Thursday, September 27, 2012

From Old Holland - Pigments

TEACHING LETTER 1

 September 21, 1993

PIGMENTS

Before starting to write about brushes, canvas, paper, mediums or colours (paints) I start with the hart which is the pig­ment.

By adding different liquids into the same pigment you obtain: watercolour-eggtempera-oilcolour-postercolour or gouache-poly­mercolour-alkydcolour-acryliccolour-soft pastel-oilpastel etc.
The quality of the pigment and the quantity of cheap fillers on one side and the kind of liquid indicates the type of colour mentioned here above. And that colour has more quali­ties as classic, artist, student and schoolquality.

The pigments can easy be divided in two sections:
1. organic pigments: chemical complexes
2. anorganic pigments: elements from earth

The chemical complexes are created during this century and carry names such as: pthaloblue, pthalog­reen, azoyellow, naphtolred, quinacridone-rose etc. These colours you find be labeled under fantasienames as
Old Holland blue, Winsor blue, Grumbacher red, Scheveningen rose, Rembrandt blue, Hortensia blue (LB) etc.

The elements form earth carry names as cadmium, cobalt, iron­oxide, chromium oxide, zinc, lead, manganese etc. Those co­lours carry names as cadmiumyellow, cadmiumred, cobaltblue, cobaltvio­let, cobaltgreen, marscolours, persian-indian-en­glish-venetian reds, chrome-oxidegreen and viridian, zincwhi­te, lead- or Crem­nitzwhite, manganese blue -and violet. If you see a label with one of the above names followed by imitation or hue it is allways a cheaper replacement for the good pig­ment.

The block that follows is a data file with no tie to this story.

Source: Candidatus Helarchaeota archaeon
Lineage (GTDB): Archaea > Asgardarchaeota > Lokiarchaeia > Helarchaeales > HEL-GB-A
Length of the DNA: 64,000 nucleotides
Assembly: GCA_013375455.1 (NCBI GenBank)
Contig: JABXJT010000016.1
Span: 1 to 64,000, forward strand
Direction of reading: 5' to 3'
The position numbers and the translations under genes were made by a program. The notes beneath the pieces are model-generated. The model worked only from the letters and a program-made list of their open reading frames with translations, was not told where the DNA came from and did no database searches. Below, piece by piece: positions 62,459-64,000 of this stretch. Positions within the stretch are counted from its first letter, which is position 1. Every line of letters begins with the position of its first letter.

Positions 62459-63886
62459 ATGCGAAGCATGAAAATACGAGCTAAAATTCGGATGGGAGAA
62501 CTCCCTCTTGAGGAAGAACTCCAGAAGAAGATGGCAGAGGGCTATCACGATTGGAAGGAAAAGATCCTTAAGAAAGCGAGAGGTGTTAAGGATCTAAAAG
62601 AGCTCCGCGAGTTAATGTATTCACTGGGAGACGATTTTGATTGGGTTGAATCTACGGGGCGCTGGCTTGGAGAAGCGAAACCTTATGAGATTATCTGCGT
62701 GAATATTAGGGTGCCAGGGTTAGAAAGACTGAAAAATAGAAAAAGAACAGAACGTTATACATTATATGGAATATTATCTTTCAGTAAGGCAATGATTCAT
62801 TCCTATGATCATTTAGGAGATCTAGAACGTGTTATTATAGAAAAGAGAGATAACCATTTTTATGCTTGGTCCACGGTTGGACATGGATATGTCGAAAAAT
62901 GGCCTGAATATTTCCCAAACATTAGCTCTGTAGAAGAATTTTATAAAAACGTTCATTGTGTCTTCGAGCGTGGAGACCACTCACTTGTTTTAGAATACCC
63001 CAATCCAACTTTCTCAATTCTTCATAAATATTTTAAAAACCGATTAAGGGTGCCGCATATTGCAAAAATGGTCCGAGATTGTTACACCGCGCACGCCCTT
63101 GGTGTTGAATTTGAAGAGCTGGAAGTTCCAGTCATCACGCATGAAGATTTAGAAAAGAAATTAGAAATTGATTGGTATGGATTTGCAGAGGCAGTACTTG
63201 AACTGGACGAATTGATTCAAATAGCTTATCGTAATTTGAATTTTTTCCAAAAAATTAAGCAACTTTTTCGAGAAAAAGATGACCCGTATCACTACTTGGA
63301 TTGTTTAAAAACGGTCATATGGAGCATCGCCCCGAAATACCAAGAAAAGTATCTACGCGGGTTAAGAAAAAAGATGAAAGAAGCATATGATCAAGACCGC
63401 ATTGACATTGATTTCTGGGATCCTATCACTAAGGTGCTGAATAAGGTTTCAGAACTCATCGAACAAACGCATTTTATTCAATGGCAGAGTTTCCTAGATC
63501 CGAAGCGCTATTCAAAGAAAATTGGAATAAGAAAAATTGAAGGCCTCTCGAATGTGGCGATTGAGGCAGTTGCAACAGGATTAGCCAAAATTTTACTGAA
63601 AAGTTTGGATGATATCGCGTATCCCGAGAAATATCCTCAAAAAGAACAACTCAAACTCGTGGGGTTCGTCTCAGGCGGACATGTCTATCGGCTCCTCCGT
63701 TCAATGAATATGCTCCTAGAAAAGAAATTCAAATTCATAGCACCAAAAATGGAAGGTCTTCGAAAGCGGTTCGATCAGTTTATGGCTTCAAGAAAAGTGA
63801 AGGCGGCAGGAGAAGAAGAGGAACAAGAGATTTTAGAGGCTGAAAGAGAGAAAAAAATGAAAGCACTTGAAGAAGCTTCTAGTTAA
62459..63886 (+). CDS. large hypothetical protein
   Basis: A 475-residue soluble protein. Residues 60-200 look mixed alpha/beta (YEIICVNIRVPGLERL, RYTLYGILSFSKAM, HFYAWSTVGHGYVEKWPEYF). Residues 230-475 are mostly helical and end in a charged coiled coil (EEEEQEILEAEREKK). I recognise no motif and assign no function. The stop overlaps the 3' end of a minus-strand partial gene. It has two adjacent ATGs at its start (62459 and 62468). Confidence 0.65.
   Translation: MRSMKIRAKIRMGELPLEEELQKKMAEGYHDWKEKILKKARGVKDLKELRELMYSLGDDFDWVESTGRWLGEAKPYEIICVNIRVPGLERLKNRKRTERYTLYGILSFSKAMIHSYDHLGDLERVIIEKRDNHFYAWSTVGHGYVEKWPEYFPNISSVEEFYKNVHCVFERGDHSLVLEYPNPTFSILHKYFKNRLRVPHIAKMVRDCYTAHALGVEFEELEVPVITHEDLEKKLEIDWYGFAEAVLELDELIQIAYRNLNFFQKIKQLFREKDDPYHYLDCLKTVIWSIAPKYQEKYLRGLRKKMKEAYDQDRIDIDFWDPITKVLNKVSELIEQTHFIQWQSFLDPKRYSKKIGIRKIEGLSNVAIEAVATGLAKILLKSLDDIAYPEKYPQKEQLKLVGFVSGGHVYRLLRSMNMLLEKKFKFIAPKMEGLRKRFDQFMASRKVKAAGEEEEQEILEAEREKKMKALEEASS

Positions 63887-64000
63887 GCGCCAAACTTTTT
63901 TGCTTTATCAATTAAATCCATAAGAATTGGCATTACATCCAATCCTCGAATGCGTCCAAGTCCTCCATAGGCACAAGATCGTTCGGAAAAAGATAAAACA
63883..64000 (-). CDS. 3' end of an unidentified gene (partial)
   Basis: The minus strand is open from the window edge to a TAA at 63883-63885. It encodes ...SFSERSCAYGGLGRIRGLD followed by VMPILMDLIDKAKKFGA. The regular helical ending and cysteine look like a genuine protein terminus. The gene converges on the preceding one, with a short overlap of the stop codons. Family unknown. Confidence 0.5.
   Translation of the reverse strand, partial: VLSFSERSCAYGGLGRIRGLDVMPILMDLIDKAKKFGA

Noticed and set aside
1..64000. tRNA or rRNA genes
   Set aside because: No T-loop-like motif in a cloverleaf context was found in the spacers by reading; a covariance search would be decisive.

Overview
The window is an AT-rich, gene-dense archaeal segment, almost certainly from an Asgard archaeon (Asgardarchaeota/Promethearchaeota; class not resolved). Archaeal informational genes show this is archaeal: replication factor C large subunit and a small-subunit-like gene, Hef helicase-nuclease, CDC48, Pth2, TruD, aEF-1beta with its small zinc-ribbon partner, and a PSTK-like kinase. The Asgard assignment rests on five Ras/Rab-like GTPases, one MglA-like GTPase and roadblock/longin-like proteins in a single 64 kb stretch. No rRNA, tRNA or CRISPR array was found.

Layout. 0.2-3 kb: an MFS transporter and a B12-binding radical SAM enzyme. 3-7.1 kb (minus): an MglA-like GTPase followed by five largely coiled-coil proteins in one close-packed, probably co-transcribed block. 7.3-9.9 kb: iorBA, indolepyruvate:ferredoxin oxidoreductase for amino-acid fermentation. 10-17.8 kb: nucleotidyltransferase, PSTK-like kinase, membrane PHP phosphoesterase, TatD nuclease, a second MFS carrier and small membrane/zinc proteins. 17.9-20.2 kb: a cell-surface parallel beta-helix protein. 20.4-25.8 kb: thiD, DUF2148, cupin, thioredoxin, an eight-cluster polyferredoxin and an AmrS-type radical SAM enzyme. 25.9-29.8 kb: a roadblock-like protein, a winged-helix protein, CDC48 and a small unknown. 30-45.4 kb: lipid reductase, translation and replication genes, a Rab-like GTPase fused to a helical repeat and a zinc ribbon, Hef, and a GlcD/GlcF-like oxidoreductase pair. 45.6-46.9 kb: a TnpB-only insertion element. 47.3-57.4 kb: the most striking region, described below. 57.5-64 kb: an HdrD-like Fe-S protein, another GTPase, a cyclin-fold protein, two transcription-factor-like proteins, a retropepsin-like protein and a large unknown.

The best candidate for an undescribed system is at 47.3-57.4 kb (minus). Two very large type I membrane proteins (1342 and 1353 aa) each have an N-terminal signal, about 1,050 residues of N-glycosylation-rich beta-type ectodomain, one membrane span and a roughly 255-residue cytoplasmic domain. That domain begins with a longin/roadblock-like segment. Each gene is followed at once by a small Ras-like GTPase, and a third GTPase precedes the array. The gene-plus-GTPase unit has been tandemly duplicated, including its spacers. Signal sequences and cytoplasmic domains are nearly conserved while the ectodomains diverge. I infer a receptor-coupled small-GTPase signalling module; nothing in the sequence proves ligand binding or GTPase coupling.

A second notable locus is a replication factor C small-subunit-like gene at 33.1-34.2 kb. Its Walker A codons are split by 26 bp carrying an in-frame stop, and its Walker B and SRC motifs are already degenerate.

After we know now the two basic sections organic and anorganic, the quality of the pigment is next. Pigment-manufacturers can deliver the SAME shade $ 6,00 and also $ 70,00 a pound. Why­??
The difference in price is caused by the next six points:
1. lightfastness (no colourchange in the sun by ultraviolet light)
2. colourpower or tintingstrength (a lot of white with a little bit of colour)
3. brightness (the colour stays clean even mixed with a lot of white)
4. intensity (the deepness of the colour close to the flo­wer)
5. coveringpower (pure cadmium must cover at once even you paint thin)
6. filler which is already in the pigment (decreases the co­lourpo­wer)

Cadmiumpigment can be obtained from the pigmentfactory pure or mixed with bariumsulfate which is a cheap filler like chalk. If this cadmium contains 50% filler the name is cadmium bari­um. This gives no guarantee for the label in your shop. I have tested tubes of cadmium barium which contained more pure cadmium as tubes with the name concentrated cadmium.
How is this possible? The manufacturer used 10% pure cadmium and added the filler by himselves and the truth is "he used concen­trated cadmium". To solve this problem for the artist the most easy way is to compare the different brands cadmium bij mixing into the same white by volume. The deepest is the most powerful. Fillers are bringing all six above mentioned properties DOWN.

In TEACHING LETTER 2 I will explain the different liquids added into the same pigment to get different kind of paints.

Please keep this and the following letters in file,
so you build an extraordinary serie of professional art advices.

Prof. Th. de Beer

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